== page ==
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The Do's and Don'ts of Good Wine Storage (Hint: it's not as hard as you think!)

Every wine you receive from us here at Wine Selectors is perfect to enjoy right now. But some – particularly those big reds and Hunter Valley Semillons – have years ahead of them yet. Let them develop like the experts with these simple wine storage tips.

While good winemaking is more art than science, good wine storage is more science than art. But fear not! There are four elemental things to consider if you’re looking to store wine, and their effects on your wine are both simple to understand and easy to avoid. They are:

  1. Temperature

  2. Humidity

  3. Vibration

  4. Light

Now, not everyone has a dedicated cellar, or wine storage fridge, but the below guide will help you find the most appropriate way for you to keep your wine at its best in your home, for drinking soon or sometime in the future.

Let’s look at the importance of each element in turn, and their effects on the wine you’re wanting to store.



When storing wine, the ideal temperature is between 12ºC to 14ºC, to be maintained at a constant all year round. Avoid storing your wine in hot places like an uninsulated shed or garage, near a fireplace (as romantic an image that is), or on top of a cabinet where it could be exposed to hot, rising air. Why? Simple. Exposure to excessive heat can compromise the seal of a bottle, especially if it is under cork.

Expansion from the hot air pushes the cork out, causing the wine to become oxidised – and oxygen is the enemy of fresh wine. Regardless of whether the wine is under cork or screw cap, hot temperatures over a long enough time will also ‘cook’ the wine in the bottle, permanently souring its taste. Keep it cool – not too cool, mind – but more importantly, keep it constant!



While most wines today are under screw-cap, it still pays to understand the ideal conditions for keeping wines sealed with cork. If conditions are too dry, the cork might shrink and your wine may become oxidised. White wines are much more susceptible to oxidisation than reds, since the tannins in red wine act as a buffer.

Keeping humidity levels between 50% to 60% relative humidity is the safest bet – below that, your cork risks drying out. Anything over 70% won’t damage the cork or your wine, but anything considerably higher runs the risk of mould or mildew occurring in your storage area over time. While this won’t affect a properly-sealed bottle, it may degrade and damage the bottle labels.



Many experts believe that exposing wine to vibration affects the chemical reactions that naturally occur over time, causing premature – and undesirable – changes to its developing character. It could also result in the sediments of older wines becoming agitated, keeping them from settling naturally, and possibly introducing unwanted grittiness to what would otherwise be a beautiful wine.

While you have little to worry about with short term vibrations, if you’re looking to store wine over several years it can have a huge effect on the quality, flavours, aroma and textures. For best results, avoid storing your wines near appliances like washing machine, clothes dryers, dish washers, fridges and any other sources of vibration and heat.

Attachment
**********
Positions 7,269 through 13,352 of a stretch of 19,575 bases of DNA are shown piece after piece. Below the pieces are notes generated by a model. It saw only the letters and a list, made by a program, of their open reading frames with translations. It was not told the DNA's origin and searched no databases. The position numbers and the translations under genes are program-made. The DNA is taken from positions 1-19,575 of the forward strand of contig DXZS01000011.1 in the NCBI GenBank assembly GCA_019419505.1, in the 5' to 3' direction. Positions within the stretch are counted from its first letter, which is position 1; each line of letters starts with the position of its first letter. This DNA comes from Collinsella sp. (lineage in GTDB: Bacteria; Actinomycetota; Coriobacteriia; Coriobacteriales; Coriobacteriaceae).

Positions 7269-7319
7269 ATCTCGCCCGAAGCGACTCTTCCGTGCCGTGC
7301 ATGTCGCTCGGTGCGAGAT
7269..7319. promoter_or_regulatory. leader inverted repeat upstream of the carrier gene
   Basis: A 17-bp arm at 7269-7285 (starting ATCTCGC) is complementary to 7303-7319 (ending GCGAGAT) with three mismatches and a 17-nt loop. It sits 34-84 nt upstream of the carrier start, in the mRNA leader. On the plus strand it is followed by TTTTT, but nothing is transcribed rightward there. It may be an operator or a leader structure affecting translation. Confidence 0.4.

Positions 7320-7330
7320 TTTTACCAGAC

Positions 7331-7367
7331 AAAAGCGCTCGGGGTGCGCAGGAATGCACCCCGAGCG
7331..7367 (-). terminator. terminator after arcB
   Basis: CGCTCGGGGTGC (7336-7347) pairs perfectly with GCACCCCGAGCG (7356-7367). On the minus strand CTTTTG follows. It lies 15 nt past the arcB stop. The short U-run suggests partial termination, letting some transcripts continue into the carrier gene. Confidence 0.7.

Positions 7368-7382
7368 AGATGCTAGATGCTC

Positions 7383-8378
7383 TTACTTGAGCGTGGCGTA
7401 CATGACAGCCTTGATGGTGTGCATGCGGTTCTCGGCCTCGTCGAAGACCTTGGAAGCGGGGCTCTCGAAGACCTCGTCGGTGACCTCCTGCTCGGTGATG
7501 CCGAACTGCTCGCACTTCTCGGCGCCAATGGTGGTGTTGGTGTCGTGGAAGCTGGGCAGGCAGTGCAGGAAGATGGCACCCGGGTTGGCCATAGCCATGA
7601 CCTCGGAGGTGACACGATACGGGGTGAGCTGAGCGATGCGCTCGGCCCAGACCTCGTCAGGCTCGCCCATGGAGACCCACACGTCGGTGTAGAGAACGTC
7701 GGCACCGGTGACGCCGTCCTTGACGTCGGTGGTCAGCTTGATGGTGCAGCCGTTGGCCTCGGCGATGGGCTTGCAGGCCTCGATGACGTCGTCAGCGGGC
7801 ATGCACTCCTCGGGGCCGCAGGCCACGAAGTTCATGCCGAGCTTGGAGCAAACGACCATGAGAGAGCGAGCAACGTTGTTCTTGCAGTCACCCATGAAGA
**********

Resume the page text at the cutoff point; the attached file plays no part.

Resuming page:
Storing wine where it can be exposed to sunlight is a big no-no when it comes to optimal preservation. It’s believed that light adversely reacts with the amino acids in the wine, transforming them into unpleasant-smelling compounds like dimethyl disulphide (DMDS). This condition, called ‘light strike’, causes premature ageing, tainting the flavour and aroma of the wine.

Delicate white and Sparkling wines are most commonly affected, as the phenolic compounds in red wine largely serve as a barrier to protect it from becoming light-struck. Store your wines in a dark spot – if you don’t have access to a cellar or dedicated cabinet, you can place them in your linen closet or wardrobes, under internal staircases, or on the lower shelves of your pantry. Avoid window sills, benchtops or racks that receive full light.



Under most normal conditions your wine will be perfectly fine for several months, and the above guide should be enough to get you storing your wines with greater confidence that they’ll have the best chance of developing as they’re meant to.

If you’ve looked around and are stuck for where you could store them, however, consider asking a trusted friend or family member if they can hold them for you. Alternatively, if you’re serious about cellaring wines long-term, there are some great wine cabinets available designed to let you do just that, plus a number of professional, purpose-built wine storage options out there as well.

Building your wine collection should be a fun and enjoyable experience, so our best advice is to start where you can, and improve your storage situation as and when you’re in a position to do so. Your future wine-loving self will thank you for it!

Looking for more great advice on all things wine? Check out our latest wine hints and tips from Wine Selectors Panellist Adam Walls, and take your knowledge of all things vino to the next level!

Published on
24 Feb 2022


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Two Blues Sauvignon Blanc 2014
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